Friday, July 1, 2011

Dirty Havana Trilogy

by Pa Rock
Avid Reader


Cuba is a place I have always wanted to visit.  Unfortunately, our government has forbidden ordinary Americans from traveling to Cuba for over five decades, and although there has been talk of that policy changing for several years now, it seems to be just talk.  Agricultural and trade missions can come and go to Cuba with relative ease, and some people are allowed to go there for educational reasons -  but for the average tourist the trip still can't be made legally.  Rich Americans (for whom the rules are always different - or at least enforced differently) have floated their yachts in and out of the island's harbors for years, and many skirt the law going to Montreal or Mexico and then flying to Havana.

There appear to be no military or secret concerns that would warrant keeping Americans away from Cuba other than the fact that the Cuba lobby in Florida, an extremely powerful political force, doesn't want to legitimize Castro by normalizing relations with the island nation.   They still see him as a "temporary" leader who will one day fall, allowing them to return home and reclaim their confiscated property.  Castro has been in power in Cuba since the Eisenhower administration, and most of these angry Cuban-Americans were born in the United States after the revolution.

It is because some of the younger Cuban-Americans are beginning to accept reality that our government is finally talking about normalizing relations with our largest neighbor in the Caribbean.

Fifty years of saber-rattling and boycotts by the United States have had a harsh impact on the economy of Cuba and the lives of its people.  The Soviet Union subsidized the island to a great extent until the mighty Soviet Bear collapsed in 1991.  It was at that point that things went from bad to worse for the people struggling to survive in Cuba.

I have recently finished reading Dirty Havana Trilogy by Cuban journalist and writer Pedro Juan Gutierrez. It is a lengthy volume of vignettes about life and poverty in Cuba during the early 1990's, the period just after the collapse of the Soviet Union.    All of the very short stories in the book describe the lives and living conditions of the common people, and most involve Gutierrez himself and the denizens of the building in which he lives.

Pedro Juan Gutierrez portrays himself in terms of being an ex-journalist who is barely surviving in one of many shacks that occupy the roof of a decaying old apartment house along the Malecon - Havana's famous sea wall.  He makes a meager living by selling produce that he brings in illegally from the countryside, trafficking in various black market items, encouraging his girlfriends to go out and "hustle" along the Malecon, and fishing from an inner-tube for days at a time in the dirty water that is Havana's harbor.  At one point during this time Gutierrez is prostituting himself (to women only) and is arrested and imprisoned for two-and-a-half years.

The author describes life in Cuba in stark and very tragic terms.  Most of his tales revolve around sex, usually involving people living in squalor and who have no sanitation or means of keeping clean, and decaying buildings.  People and buildings fall apart after years of neglect, day-by-day or sometimes all at once.  Gutierrez describes suicides, people sleeping twenty to a room on floors - with some having sex in the dark while the rest listen or try not to listen, and hallways and stairwells littered with human excrement because a water shortage has made the toilets useless.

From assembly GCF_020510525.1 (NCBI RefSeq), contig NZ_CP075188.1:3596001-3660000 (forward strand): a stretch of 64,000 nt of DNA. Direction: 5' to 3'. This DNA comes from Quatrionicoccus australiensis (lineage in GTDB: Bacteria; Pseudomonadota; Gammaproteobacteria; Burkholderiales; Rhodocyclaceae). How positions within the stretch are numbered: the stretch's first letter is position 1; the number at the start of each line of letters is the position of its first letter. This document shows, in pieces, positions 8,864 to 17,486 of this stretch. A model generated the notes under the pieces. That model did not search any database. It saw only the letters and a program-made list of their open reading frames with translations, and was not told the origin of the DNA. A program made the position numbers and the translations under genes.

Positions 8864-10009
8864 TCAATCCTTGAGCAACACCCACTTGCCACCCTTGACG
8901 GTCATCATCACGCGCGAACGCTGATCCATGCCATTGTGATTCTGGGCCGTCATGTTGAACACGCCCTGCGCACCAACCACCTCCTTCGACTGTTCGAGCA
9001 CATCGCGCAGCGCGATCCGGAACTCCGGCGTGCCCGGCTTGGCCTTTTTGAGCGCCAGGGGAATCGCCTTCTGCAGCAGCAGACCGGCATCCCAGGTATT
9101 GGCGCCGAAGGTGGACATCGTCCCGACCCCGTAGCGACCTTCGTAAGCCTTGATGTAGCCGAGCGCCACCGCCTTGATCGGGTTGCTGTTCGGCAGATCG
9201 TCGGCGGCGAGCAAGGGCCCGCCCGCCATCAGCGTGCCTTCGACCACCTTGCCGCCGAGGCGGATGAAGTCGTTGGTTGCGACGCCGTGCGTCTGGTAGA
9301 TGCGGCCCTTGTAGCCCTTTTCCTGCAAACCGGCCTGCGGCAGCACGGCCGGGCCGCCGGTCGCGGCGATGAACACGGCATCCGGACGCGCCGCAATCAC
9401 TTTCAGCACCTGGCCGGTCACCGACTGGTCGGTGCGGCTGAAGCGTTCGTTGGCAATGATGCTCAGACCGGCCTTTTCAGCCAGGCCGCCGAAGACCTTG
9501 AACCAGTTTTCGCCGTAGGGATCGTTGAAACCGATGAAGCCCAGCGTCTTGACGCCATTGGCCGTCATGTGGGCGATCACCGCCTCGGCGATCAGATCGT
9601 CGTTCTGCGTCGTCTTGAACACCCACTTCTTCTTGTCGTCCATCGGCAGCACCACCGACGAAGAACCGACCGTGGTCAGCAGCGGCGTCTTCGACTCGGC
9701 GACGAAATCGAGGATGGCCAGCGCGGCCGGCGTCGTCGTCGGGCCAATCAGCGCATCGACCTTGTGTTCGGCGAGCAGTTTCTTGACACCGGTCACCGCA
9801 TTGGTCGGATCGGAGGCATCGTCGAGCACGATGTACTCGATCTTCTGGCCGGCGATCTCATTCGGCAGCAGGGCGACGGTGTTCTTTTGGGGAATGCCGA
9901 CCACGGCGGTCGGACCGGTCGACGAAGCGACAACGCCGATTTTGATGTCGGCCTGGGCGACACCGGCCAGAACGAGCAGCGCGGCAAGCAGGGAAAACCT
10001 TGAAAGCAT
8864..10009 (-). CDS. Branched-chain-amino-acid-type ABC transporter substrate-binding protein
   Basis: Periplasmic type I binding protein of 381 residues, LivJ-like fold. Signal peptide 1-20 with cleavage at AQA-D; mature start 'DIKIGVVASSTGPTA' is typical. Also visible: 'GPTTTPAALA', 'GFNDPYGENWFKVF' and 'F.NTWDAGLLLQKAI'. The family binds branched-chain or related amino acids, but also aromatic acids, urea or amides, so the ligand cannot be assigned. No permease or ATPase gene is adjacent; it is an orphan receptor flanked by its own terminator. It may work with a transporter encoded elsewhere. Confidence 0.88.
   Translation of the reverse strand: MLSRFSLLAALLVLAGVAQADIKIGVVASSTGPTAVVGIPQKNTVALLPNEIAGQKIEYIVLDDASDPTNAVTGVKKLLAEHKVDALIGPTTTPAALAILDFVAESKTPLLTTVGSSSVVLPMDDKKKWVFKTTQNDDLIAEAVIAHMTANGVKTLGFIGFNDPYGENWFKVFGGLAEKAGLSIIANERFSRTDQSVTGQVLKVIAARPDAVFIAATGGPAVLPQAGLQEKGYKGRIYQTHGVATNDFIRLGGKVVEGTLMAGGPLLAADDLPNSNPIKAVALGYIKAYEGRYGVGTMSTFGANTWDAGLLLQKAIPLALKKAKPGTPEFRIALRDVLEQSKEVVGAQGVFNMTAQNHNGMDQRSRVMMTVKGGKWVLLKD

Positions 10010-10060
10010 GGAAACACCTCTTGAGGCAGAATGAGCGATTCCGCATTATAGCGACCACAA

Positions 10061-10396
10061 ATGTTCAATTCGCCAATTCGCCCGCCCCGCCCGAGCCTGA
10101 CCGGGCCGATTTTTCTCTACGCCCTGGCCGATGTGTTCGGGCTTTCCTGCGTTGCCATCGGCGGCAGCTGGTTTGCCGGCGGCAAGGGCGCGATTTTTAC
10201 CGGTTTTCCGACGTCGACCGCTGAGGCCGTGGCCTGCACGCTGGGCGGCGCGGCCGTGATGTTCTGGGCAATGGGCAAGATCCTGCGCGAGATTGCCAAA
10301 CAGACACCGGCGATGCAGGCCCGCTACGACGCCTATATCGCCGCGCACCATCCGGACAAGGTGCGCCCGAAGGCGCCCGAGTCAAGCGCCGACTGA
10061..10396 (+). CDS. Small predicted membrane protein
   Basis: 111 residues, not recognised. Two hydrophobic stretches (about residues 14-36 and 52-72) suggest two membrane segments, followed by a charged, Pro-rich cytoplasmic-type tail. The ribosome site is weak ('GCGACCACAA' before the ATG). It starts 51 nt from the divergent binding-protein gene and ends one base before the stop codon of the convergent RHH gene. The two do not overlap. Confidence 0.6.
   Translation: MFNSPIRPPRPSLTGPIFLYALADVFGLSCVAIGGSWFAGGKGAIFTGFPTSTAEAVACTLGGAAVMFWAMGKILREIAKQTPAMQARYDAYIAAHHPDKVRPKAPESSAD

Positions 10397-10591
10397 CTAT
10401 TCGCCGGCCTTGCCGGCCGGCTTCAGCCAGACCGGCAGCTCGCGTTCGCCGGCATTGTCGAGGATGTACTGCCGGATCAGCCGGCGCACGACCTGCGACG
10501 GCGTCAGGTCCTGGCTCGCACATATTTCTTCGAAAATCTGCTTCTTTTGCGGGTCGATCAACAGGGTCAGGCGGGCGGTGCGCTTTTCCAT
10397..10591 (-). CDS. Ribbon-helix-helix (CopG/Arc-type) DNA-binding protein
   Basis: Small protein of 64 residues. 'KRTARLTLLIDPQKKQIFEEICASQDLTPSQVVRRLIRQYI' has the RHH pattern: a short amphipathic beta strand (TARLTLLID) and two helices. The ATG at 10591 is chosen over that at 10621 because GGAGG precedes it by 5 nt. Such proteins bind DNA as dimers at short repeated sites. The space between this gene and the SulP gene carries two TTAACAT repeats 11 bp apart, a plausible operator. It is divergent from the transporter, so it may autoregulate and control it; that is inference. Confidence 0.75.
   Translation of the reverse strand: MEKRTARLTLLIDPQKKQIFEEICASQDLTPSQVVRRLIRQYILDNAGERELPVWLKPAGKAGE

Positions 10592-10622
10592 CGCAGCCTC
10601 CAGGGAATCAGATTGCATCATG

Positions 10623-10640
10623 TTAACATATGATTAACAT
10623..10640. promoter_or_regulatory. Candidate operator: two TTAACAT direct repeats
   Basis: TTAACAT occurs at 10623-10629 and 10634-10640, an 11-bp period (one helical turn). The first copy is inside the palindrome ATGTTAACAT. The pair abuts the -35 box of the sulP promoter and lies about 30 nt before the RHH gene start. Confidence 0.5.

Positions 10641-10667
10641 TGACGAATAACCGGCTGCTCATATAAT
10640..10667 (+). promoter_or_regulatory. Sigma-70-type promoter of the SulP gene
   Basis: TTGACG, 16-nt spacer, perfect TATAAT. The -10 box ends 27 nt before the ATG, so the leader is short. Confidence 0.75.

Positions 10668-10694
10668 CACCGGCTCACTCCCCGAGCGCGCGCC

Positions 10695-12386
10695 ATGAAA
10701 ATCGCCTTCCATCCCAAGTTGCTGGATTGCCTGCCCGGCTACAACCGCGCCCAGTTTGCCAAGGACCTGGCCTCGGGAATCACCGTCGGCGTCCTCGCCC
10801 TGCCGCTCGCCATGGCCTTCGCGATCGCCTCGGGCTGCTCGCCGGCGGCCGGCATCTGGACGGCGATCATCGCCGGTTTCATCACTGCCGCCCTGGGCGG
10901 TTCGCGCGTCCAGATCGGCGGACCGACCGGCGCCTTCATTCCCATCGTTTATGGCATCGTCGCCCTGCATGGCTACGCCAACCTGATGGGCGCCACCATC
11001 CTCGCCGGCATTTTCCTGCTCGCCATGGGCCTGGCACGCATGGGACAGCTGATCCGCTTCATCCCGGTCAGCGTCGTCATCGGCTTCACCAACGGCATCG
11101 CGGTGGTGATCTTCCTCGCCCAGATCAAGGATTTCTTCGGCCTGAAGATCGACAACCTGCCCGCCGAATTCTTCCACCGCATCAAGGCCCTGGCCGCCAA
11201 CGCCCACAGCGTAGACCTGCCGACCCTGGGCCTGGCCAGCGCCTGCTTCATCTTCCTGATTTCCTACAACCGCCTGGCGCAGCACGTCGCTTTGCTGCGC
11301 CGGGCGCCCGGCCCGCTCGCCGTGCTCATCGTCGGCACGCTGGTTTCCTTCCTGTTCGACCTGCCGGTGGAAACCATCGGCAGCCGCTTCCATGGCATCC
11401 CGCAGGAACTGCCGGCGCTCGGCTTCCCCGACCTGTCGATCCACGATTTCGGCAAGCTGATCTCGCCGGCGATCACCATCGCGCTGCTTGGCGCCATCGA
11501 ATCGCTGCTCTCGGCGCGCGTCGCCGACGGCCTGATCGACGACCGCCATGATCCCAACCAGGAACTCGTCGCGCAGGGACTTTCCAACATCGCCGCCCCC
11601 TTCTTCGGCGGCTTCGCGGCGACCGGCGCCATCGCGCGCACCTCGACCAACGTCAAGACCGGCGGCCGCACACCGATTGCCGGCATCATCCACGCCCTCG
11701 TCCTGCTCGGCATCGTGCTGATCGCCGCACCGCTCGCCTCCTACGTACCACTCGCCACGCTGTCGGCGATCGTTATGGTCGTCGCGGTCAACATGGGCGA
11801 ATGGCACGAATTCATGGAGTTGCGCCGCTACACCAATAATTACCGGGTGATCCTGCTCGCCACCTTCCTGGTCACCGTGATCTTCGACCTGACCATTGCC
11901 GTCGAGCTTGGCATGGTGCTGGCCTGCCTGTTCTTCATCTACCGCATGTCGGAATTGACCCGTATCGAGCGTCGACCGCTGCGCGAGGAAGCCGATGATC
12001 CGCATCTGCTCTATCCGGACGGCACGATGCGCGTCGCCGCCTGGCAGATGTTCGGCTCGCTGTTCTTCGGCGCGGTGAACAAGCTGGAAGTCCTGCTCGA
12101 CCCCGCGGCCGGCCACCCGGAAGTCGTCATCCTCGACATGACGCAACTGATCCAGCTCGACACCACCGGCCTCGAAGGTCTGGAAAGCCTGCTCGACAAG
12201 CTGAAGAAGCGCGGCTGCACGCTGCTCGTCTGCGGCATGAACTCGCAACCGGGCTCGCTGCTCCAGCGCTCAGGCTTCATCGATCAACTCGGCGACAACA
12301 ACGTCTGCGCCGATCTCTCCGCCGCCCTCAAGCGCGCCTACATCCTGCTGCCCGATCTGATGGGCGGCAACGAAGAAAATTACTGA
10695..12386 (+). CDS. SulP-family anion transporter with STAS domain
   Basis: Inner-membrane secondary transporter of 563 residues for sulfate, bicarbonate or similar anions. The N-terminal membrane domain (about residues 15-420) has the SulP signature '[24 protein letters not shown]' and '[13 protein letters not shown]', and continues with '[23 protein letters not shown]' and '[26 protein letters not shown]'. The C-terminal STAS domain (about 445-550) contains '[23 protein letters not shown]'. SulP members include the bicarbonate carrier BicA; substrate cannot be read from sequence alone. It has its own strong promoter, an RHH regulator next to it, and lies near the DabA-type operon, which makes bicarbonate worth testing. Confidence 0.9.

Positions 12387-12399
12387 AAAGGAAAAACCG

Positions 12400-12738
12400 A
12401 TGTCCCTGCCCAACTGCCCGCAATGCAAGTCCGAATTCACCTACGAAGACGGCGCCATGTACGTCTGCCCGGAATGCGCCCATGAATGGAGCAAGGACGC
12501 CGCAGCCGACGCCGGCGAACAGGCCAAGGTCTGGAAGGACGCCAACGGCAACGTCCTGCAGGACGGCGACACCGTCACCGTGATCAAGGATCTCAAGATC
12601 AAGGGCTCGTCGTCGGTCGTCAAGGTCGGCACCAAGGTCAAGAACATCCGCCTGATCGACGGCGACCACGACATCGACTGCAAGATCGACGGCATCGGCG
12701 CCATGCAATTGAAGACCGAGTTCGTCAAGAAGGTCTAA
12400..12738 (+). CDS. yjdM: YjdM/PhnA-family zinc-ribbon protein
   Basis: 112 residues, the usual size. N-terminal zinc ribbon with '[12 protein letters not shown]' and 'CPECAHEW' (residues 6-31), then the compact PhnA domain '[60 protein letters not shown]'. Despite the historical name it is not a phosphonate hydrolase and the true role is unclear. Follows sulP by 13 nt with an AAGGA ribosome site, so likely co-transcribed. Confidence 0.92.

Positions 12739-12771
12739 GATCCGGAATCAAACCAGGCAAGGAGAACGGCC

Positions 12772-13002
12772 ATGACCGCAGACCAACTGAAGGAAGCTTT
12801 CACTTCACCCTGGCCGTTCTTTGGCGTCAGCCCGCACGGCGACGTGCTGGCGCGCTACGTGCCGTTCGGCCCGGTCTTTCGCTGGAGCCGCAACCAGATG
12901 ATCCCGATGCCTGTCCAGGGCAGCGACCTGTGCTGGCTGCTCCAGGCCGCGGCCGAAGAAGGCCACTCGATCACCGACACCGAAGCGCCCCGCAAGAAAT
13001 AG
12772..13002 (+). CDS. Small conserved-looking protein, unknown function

Yet, almost amazingly, Gutierrez weaves his way through all of the suffering and filth and makes sense of it. He is describing people who are intent on getting by, despite their circumstances, just like people everywhere.  His account of life in Cuba in the 1990's is just that - a depiction of life.  His tales are well crafted and powerful, and their power comes from the author's ability to understand his own experiences and express them with brutal honesty.

And with all of that, I still want to visit Cuba.  The island was a leading force in the shaping of 20th century American history with its splendid casinos built and run by Meyer Lansky and other infamous figures of  the American mob, the Hemingway connection, the successful revolution led by a small boatload of young brave hearts with names like Castro and Guevara, the failed Bay of Pigs Invasion, the Cuban Missile Crisis, the numerous failed attempts by our government to kill Castro - and his possible retaliation by having some mysterious involvement in the assassination of President Kennedy, the Mariel Boat Lift, and the refugees who continue to try to reach the shores of the United States on small boats, rafts, and inner-tubes.

The world is changing.  Americans and their dollars are now welcome in many places where they would have once been banned - by our own government.  Today we can travel to Russia, China, and even Vietnam.  It is well past time for the government of the United States to quit protecting us from ourselves and allow unfettered humanitarian and tourist travel to Cuba.

The Cold War is over.

3 comments:

Xobekim said...

I've always had a hankering to sit in a chair on the patio of Ernest Hemingway's home, Finca Vigia in San Francisco de Paula, Cuba. I'd like to just sit there and listen to the breeze.

Don said...

That's as good as it gets! Great exposition, Rock.

Pa Rock's Ramble said...

Okay, Xobekim, let's get this trip planned before we are both too old to enjoy it! While we are on the road we can also hit the Hemingway home in Key West and spend an afternoon drinking at Sloppy Joe's!